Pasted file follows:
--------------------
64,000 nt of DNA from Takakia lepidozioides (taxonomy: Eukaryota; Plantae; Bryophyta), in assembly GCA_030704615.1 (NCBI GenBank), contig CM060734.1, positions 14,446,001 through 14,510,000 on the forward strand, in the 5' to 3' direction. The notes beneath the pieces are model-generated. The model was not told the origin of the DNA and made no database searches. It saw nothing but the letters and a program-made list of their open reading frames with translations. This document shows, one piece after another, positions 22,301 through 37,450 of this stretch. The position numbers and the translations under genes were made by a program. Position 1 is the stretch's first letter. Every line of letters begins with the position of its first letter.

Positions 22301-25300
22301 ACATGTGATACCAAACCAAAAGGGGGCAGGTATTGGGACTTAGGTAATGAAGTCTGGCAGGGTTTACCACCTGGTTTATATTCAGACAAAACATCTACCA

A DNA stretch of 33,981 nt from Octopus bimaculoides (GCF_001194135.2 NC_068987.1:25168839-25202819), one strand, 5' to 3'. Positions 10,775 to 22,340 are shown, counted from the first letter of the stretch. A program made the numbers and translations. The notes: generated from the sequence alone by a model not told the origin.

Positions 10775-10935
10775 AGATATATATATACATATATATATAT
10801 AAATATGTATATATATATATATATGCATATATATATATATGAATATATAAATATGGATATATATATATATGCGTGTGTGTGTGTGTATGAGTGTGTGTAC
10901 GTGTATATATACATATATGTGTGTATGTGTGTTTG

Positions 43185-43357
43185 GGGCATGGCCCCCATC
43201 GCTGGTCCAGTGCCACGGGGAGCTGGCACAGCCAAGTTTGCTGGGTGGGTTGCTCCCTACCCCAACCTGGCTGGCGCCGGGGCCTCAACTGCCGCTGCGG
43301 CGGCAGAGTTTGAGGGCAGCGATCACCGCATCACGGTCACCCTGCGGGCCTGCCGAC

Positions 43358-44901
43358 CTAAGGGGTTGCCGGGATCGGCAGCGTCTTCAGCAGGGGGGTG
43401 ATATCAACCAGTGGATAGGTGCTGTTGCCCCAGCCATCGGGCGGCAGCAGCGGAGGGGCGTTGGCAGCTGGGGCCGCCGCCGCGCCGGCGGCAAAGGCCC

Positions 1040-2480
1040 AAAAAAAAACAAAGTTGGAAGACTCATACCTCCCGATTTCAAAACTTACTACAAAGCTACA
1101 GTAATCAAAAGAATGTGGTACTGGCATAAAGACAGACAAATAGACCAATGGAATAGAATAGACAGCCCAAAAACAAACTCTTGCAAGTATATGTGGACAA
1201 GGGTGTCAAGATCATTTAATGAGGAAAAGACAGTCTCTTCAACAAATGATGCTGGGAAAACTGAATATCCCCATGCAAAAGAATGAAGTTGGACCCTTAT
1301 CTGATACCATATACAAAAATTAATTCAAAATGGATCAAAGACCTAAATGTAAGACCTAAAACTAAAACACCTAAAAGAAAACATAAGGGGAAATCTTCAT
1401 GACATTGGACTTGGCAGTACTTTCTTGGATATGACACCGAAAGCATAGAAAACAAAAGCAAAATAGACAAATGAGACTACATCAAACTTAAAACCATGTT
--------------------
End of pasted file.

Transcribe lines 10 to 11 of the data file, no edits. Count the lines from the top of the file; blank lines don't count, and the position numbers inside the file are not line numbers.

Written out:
43185 GGGCATGGCCCCCATC
43201 GCTGGTCCAGTGCCACGGGGAGCTGGCACAGCCAAGTTTGCTGGGTGGGTTGCTCCCTACCCCAACCTGGCTGGCGCCGGGGCCTCAACTGCCGCTGCGG